Vampires & Prejudice in “I Am Legend”

As part of my MFA program, I’m taking a class on monsters in the horror genre. I read I am Legend, by Richard Matheson, as an assignment for that class. The below blog post may contain spoilers.

These days, I’m not a fan of vampires. They sparkle. And for the right girl, they’ll turn away from their nature and stop drinking humans. You sicken me, pretty vamps! I want my vampires to be monsters. If they’re seductive, it’s only to get closer to your throat. Those are the vampires I love.

In my opinion, I Am Legend, by Richard Matheson, didn’t deliver the type of vampire I claim to want. I loved it anyway. Although the vampires were brutal beings, the only monster in this story was human.

Someone once told me that I Am Legend is about prejudice. Until now, I’d only seen the movie (the one starring Will Smith), and for that version of the story, I saw no connection to the concept of prejudice. But in the book, I couldn’t miss the message. In the same way that Neville, the main character, assumes vampires are evil monsters—simply because they’re vampires—I made the same assumption. Shame on me!

The vampires in this book are victims. Not only are they infected with a disease that puts them into a coma during daytime, and not only do they yearn for blood, but they also suffer from psychological issues. The most interesting aspect of their psychological issues is that these infected humans think they are vampires.

“He remembered the man who one night had climbed to the top of the light post in front of the house and, while Robert Neville had watched through the peephole, had leaped into space, waving his arms frantically. Neville hadn’t been able to explain it at the time, but now the answer seemed obvious. The man had though he was a bat.” (Matheson, Richard. I Am Legend. New York: ORB, 1995. 116. Print.)

But all Neville sees in these poor creatures is that they’re trying to kill him. In response, he hunts them all, and he does it while they are sleeping. He murders defenseless creatures who behave as they do only because they’re sick. He doesn’t murder only the ones who came after him. There are three variations of vampires in this story: the dead ones, the living ones, and the living ones who can stay awake for a few hours during the daytime. Neville has been wronged by some of the vampires, so he seeks to kill all of them. All individuals, of all three variations. He does this because, in his mind, they are all the same. They are all monsters. In short, Neville is prejudiced against these creatures.

In flashbacks, the reader is told about how Neville’s family became sick and died. I wish I could have seen more of what happened between the death of his family and the story’s present. I’d like to see Neville’s initial interactions with the vampires. I wonder if he ever gave them a chance to prove that they weren’t mindless monsters. You may read this and think: What was he supposed to do, when all he saw was the vampires trying to kill him?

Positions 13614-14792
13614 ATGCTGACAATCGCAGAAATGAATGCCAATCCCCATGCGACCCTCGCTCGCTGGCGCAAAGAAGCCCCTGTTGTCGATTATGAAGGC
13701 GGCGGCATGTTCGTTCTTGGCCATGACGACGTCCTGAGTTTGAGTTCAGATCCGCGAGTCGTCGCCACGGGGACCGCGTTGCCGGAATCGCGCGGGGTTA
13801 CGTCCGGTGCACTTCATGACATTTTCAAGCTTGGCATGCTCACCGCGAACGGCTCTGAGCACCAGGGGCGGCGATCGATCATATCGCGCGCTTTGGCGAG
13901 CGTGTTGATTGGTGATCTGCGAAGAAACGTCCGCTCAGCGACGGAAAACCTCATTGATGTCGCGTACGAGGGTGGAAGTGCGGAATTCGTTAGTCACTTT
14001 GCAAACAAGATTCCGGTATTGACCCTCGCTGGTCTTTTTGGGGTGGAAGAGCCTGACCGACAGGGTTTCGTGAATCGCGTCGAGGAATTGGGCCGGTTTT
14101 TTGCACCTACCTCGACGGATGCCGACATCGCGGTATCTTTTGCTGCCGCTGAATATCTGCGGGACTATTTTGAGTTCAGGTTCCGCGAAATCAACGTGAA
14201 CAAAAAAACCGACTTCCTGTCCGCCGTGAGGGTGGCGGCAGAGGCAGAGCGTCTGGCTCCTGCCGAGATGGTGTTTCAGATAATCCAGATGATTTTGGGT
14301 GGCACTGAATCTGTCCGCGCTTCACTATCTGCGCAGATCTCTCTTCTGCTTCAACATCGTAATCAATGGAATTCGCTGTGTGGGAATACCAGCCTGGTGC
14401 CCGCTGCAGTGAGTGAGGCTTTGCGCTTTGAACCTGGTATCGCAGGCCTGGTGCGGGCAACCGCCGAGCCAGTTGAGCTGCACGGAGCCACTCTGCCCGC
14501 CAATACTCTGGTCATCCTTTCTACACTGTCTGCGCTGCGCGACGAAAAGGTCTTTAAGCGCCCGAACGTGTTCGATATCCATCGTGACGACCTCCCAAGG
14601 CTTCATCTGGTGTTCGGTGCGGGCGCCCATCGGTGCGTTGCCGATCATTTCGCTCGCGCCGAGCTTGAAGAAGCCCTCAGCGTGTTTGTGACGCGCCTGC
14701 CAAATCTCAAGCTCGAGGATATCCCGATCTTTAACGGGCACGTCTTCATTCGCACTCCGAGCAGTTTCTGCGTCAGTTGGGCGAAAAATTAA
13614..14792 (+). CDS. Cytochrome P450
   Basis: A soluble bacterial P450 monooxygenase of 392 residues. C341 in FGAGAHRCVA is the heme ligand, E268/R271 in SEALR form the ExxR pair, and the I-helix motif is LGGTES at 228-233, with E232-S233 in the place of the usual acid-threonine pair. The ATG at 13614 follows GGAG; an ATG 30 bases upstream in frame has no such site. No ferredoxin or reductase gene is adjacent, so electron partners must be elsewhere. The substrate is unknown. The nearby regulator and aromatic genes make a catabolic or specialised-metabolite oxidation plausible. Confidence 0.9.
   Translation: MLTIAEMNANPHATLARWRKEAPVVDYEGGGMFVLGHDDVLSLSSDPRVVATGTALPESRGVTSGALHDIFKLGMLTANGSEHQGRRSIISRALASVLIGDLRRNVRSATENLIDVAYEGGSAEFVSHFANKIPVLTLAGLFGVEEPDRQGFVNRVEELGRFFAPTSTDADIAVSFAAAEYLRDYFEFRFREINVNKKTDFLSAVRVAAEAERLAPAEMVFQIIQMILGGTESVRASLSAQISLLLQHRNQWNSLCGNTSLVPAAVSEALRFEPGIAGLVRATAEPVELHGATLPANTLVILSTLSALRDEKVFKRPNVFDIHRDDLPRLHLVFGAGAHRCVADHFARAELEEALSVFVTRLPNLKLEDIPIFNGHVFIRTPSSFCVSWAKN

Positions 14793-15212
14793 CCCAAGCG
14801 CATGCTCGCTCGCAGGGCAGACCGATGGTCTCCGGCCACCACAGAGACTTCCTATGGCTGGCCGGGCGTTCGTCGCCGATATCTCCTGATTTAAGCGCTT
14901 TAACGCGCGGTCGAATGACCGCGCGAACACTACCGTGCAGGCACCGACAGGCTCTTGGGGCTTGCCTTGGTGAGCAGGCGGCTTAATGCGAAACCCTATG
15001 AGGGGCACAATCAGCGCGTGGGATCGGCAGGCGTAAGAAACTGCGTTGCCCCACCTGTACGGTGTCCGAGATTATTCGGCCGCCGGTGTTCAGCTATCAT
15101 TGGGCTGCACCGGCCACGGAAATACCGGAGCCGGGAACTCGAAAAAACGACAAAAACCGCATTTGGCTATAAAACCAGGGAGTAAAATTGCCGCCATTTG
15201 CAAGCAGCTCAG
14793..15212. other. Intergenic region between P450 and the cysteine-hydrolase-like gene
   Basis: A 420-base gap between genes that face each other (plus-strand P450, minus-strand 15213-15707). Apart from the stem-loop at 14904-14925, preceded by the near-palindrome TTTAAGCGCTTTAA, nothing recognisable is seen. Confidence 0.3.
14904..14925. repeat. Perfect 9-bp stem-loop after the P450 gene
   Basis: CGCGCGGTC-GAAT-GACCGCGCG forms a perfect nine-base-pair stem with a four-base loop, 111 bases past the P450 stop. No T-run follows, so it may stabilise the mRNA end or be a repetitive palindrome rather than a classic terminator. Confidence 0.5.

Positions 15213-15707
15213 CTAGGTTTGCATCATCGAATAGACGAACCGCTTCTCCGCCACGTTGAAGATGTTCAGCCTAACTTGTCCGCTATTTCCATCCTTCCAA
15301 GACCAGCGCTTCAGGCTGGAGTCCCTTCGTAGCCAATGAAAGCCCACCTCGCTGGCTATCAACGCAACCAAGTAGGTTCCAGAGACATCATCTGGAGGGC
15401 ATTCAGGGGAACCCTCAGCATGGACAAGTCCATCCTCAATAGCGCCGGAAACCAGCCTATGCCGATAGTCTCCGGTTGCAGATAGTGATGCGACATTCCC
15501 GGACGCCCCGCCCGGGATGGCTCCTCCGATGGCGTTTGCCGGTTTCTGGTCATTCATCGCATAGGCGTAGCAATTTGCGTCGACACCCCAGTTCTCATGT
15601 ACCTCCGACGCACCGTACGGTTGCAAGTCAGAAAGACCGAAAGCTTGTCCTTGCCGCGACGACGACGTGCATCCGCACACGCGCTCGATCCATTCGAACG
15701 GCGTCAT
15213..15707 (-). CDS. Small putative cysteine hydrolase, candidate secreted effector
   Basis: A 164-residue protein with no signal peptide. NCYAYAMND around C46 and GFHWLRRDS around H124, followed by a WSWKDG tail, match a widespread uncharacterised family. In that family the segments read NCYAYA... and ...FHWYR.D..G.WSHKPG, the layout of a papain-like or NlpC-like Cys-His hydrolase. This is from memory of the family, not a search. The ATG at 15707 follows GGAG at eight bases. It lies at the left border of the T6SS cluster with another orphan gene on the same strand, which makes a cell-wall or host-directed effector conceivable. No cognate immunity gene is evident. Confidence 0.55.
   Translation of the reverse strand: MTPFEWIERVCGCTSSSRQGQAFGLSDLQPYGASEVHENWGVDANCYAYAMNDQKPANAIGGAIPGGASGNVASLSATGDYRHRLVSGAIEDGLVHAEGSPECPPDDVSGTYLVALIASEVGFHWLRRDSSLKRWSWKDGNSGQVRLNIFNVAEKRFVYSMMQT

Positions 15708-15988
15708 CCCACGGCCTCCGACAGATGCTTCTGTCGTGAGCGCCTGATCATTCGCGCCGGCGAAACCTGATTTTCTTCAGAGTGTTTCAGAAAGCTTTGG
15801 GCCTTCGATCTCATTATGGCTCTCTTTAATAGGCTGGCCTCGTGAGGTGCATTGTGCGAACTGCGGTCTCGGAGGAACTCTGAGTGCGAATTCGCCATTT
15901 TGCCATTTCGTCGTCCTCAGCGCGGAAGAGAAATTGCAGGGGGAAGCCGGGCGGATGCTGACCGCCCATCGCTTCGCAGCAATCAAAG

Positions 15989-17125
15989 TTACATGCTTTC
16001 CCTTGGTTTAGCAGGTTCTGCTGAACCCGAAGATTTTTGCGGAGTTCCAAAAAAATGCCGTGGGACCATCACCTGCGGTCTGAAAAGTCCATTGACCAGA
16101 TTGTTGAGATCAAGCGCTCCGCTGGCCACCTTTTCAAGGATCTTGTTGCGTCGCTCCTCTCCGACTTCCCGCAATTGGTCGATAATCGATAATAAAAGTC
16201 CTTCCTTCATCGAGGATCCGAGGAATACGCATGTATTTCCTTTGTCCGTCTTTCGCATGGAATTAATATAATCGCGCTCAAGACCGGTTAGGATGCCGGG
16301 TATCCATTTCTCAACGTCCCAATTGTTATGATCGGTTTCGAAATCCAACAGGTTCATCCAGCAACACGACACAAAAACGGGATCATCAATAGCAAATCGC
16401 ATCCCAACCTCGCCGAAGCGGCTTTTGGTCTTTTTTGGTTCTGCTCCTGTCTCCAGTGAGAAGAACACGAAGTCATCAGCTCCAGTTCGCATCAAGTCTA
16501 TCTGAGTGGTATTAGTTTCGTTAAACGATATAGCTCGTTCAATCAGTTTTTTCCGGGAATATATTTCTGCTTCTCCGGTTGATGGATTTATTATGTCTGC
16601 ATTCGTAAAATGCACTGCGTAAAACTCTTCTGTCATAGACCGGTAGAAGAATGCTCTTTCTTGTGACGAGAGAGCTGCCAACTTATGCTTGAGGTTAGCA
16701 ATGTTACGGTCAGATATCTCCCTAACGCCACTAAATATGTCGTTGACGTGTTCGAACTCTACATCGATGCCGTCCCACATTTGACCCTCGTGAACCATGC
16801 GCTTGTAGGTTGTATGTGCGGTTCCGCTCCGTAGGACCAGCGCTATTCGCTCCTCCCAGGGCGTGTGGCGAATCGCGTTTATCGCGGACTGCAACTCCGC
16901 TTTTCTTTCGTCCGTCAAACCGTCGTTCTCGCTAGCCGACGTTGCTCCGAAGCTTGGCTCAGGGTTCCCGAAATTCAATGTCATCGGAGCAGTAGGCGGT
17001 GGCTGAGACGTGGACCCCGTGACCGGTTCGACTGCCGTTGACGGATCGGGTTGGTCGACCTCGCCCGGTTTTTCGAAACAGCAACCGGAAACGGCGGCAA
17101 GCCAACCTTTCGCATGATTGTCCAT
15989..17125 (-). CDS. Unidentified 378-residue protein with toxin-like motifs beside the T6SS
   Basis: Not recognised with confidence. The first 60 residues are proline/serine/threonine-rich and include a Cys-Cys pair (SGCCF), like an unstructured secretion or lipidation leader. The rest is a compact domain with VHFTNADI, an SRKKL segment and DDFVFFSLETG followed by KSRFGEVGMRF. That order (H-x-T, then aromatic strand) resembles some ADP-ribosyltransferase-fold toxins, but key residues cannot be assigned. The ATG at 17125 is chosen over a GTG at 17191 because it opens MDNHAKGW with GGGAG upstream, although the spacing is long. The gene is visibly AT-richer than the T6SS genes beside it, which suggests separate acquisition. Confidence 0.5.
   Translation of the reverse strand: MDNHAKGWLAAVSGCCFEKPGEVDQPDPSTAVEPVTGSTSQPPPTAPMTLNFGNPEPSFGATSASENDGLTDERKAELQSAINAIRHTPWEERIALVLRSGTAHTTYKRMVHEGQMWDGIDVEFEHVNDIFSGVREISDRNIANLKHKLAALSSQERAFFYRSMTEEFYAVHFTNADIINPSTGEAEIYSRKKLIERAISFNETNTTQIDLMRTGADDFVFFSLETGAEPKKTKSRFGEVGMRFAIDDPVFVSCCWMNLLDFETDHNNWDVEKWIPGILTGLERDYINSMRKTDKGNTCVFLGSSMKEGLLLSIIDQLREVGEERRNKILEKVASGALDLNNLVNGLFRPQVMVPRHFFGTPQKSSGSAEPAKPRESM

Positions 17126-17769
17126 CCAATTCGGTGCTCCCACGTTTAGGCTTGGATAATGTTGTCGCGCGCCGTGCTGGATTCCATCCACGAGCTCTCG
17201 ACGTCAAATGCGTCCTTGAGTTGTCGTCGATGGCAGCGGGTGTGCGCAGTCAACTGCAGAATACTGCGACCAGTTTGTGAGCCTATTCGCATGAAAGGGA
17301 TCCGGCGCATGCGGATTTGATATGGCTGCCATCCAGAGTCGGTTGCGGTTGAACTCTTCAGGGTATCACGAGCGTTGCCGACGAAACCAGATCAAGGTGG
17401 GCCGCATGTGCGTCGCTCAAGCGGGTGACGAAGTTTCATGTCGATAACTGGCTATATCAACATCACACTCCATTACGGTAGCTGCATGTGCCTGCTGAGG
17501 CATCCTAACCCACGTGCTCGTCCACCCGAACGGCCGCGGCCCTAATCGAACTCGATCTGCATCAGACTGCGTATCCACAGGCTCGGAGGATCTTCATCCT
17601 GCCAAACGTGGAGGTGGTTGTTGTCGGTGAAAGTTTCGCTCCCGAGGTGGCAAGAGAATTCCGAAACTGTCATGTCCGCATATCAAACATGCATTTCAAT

But in I Am Legend, we never once see a vampire kill someone, and even in Neville’s flashbacks, the vampires never kill. It’s the vampire bacteria that kills. More importantly, in real life, it’s our duty as human beings to give every person a chance to prove himself.

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2 Responses to Vampires & Prejudice in “I Am Legend”

  1. Jay Smith says:

    One of the cool things about this book, to me, is how its meaning differs based on the reader. It can even change meaning over time and across generations. I grew up reading it thinking it was a story about someone resisting the urge to conform or grow up. All the vampires were different and hostile, but they were the same in a lot of ways. They kept pressuring Robert to become one with them. He resisted until it became clear he would never conform and was then deal with according to their rules.

    As an older man, I see it from my perspective living in a world that is changing and representing something I no longer understand or even like. The way people treat one another, the loudness, the vulgarity, the meanness… all of these things can drive a person to want to lock themselves away, or perhaps strike back in some way. Here is perhaps a male power fantasy (like Charlton Heston’s take in “Omega Man”) where he IS the establishment trying to take down the weird albino hippies threatening God and Country. In the end we realize that we’re going to die and this odd, hostile world will go on without him.

    So your comment about what the vampires want is quite telling. Neville perceived that they wanted to kill him. But they were driven by their sickness or perhaps they believed that being like them was the only way Neville could be saved.

    • Alicia W. says:

      I completely agree with you that this story can be seen as a commentary on many things. Unlike most stories I read, I like this one more and more the further removed I am from my reading of it. The more I turn it over in my mind, the deeper it becomes.

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